Straddie's shack-life celebrated by Brisbane architectsby Lucy Stone
There's something different about North Stradbroke Island; small shacks, quiet streets and a lifestyle that values less rather than more.
The architecture of Stradbroke Island, or Minjerribah, is a reflection of its community and history, full of ramshackle add-ons with different materials tacked together, large unfenced blocks and a holiday feel.
Some of the island's architects - big names in the industry - have set about celebrating the uniqueness of Straddie, from its unchanging lifestyle to the community that makes sure it stays that way.
On the weekend, architects Shaun Lockyer, Paul Butterworth and Justin O’Neill hosted a tour of Straddie's shacks, as part of the Brisbane Open House program.
Lockyer, who owns his own shack on the island, said Straddie's seaside landscapes and isolation from the mainland meant permanent residents were often of several generations in the same family, rubbing shoulders with the short-term holidaymakers.
"No one wants to be that person on Straddie with the biggest house on Straddie. You aspire to the exact opposite."Shaun Lockyer
The weekend tour paid tribute to that, through its showcase of several houses of differing size, material and planning, but similar themes - ease of living, a relaxed lifestyle and eclectic style.
"This idea of Straddie's houses being an amalgamation of eclectic, different styles ... is quite common, or certainly all four houses that were discussed," Lockyer said.
"There's the idea that houses are pavilions or cells rather than just being one big structure, which is something that is quite different from Brisbane.
"And not least of which, the size of the houses are materially smaller even though the bulk of the time they're housing more people."
Lockyer pointed to his own Stradbroke home as an example. His Brisbane residence, housing up to eight people, is about 375 square metres.
By contrast, his Stradbroke shack comfortably houses 11 people in just 137 square metres.
"That transient nature of a holiday home means that people embrace something that's perhaps a little bit more quirky than they would in their normal lives," Lockyer said.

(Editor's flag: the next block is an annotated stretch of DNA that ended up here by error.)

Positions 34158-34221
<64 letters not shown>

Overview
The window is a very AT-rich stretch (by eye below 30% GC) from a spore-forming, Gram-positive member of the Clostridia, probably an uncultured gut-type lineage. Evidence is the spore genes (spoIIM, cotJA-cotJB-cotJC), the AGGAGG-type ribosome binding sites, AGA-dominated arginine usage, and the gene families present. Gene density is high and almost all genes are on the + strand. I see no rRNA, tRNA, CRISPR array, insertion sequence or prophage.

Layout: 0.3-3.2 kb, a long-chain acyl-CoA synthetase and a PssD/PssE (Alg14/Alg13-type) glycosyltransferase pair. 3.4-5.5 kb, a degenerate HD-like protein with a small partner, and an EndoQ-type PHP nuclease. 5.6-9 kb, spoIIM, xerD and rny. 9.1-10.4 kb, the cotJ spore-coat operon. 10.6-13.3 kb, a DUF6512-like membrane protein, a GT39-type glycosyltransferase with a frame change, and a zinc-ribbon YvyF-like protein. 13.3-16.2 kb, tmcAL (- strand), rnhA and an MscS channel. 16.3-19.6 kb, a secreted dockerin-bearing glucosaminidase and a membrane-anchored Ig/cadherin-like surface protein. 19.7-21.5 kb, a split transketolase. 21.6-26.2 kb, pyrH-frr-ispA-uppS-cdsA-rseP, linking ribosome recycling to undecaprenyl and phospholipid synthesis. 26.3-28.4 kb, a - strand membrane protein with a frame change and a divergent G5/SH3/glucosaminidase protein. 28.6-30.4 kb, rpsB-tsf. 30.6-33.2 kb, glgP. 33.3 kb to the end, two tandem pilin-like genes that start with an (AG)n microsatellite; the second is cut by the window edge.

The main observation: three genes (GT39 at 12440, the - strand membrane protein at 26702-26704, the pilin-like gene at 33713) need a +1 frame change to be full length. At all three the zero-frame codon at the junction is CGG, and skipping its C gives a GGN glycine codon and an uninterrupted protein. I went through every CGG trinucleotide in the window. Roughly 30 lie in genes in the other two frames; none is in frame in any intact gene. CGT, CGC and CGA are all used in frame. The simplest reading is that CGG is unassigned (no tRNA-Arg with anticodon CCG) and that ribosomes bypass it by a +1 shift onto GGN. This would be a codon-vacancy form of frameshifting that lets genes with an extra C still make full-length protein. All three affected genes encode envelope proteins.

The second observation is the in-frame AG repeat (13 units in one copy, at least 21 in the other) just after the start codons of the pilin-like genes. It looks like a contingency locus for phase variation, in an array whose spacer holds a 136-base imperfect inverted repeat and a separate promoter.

Straddie's combination of permanent residences and holiday homes, its isolation, and heritage of generations of families returning to the island each year has given it a community that, Lockyer says, has created an architectural theme of "sympathetic neglect".
A shack might start out as a pair of fibro rooms before several years later, the owner decides to add a second bedroom, using different materials. A car port might be next, or a new kitchen, creating a haphazard home - comfortable, relaxed and easy to use.
It certainly isn't a place where a Gold Coast-style mansion would be welcomed.
"No one wants to be that person on Straddie with the biggest house on Straddie. You aspire to the exact opposite," Lockyer said.
The nature of Stradbroke's buildings, their multi-material and multi-era constructions, and the future of the island's style, Lockyer credits largely to the island's builders and tradies.
"There's an extraordinary depth of incredible talent and passion and craftsmanship, and old-school attitudes towards the way they conduct themselves, which is an absolute joy to work with, to be a part of," he said.
"I think as long as those guys keep doing what they're doing, the overwhelming sense of care and love for the place will ensure all houses will respond appropriately to place."